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Blood. 2001 Jul 15;98(2):358-67.

Five novel mutations in the gene for human blood coagulation factor V associated with type I factor V deficiency.

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  • 1Department of Clinical Chemistry, University Medical Center, Utrecht, The Netherlands.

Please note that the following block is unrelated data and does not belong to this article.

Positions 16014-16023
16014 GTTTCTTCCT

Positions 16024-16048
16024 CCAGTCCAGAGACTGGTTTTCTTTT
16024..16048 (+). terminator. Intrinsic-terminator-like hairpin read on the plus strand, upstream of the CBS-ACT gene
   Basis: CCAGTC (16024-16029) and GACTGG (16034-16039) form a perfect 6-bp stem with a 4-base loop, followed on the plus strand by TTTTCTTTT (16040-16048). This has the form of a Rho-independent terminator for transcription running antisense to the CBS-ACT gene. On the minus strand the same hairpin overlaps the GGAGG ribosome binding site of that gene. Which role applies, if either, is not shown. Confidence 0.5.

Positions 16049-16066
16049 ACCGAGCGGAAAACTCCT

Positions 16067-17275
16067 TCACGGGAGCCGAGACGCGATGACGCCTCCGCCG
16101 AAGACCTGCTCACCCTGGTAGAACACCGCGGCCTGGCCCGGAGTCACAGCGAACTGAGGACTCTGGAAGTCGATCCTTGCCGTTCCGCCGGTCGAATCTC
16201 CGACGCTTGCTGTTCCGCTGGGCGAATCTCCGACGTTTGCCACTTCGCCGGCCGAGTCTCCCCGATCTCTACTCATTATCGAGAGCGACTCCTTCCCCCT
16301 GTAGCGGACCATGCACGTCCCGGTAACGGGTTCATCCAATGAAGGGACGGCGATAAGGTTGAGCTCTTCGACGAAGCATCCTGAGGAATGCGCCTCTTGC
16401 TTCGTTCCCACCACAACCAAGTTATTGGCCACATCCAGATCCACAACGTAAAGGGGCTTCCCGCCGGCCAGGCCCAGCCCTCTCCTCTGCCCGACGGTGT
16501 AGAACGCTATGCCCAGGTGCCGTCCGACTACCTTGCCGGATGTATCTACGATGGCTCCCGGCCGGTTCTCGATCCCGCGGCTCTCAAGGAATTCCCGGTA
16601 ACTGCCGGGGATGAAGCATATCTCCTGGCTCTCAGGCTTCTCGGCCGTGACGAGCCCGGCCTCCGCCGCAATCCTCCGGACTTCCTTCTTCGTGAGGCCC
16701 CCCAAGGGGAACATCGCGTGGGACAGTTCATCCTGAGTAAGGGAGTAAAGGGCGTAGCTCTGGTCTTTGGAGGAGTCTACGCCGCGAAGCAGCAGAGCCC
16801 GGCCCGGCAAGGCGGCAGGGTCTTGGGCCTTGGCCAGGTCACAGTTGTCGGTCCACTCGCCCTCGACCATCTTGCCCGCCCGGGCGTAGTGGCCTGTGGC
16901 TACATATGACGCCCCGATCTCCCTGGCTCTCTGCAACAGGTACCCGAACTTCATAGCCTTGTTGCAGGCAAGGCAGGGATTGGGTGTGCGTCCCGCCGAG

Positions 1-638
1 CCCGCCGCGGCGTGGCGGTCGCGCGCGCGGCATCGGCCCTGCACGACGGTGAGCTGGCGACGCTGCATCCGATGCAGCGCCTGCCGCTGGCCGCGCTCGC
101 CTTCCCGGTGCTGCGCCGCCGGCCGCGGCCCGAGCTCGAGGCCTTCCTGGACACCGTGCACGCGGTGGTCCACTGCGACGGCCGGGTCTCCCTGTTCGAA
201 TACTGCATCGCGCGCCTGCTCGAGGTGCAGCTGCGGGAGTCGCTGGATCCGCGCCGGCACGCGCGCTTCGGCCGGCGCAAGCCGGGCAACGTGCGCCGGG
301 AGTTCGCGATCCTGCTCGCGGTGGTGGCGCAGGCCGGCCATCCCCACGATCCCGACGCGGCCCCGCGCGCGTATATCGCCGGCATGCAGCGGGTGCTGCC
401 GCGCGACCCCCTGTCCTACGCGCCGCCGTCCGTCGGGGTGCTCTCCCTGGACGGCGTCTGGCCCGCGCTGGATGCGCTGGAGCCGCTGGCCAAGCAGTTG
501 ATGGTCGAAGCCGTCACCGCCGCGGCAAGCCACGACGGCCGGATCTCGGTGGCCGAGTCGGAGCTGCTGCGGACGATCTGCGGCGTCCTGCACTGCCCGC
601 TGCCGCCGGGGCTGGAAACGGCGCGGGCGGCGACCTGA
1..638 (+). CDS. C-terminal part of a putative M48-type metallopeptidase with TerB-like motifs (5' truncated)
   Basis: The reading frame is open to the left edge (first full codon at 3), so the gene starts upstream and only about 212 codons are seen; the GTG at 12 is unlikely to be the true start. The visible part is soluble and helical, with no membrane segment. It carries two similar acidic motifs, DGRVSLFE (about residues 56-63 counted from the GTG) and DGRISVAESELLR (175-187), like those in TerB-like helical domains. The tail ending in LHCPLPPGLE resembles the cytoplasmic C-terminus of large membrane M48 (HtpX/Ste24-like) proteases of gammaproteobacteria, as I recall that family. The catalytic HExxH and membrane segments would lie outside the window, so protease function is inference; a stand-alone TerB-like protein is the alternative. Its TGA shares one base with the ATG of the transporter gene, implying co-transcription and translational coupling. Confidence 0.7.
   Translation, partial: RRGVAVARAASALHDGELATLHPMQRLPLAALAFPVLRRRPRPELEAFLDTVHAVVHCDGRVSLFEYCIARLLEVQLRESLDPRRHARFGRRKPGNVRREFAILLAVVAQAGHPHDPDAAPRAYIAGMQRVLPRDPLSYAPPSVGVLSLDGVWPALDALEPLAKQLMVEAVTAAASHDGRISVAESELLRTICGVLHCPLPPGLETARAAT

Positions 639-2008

Coagulation factor V (FV) plays an important role in maintaining the hemostatic balance in both the formation of thrombin in the procoagulant pathway as well as in the protein C anticoagulant pathway. FV deficiency is a rare bleeding disorder with variable phenotypic expression. Little is known about the molecular basis underlying this disease. This study identified 5 novel mutations associated with FV deficiency in 3 patients with severe FV deficiency but different clinical expression and 2 unaffected carriers. Four mutations led to a premature termination codon either by a nonsense mutation (single-letter amino acid codes): A1102T, K310Term. (FV Amersfoort) and C2491T, Q773Term. (FV Casablanca) or a frameshift: an 8-base pair deletion between nucleotides 1130 and 1139 (FV Seoul(1)) and a 1-base pair deletion between nucleotides 4291 and 4294 (FV Utrecht). One mutation was a novel missense mutation: T1927C, C585R (FV Nijkerk), resulting in the absence of mutant protein despite normal transcription to RNA. Most likely, an arginine at this position disrupts the hydrophobic interior of the FV A2 domain. The sixth detected mutation was a previously reported missense mutation: A5279G, Y1702C (FV Seoul(2)). In all cases, the presence of the mutation was associated with type I FV deficiency. Identifying the molecular basis of mutations underlying this rare coagulation disorder will help to obtain more insight into the mechanisms involved in the variable clinical phenotype of patients with FV deficiency.

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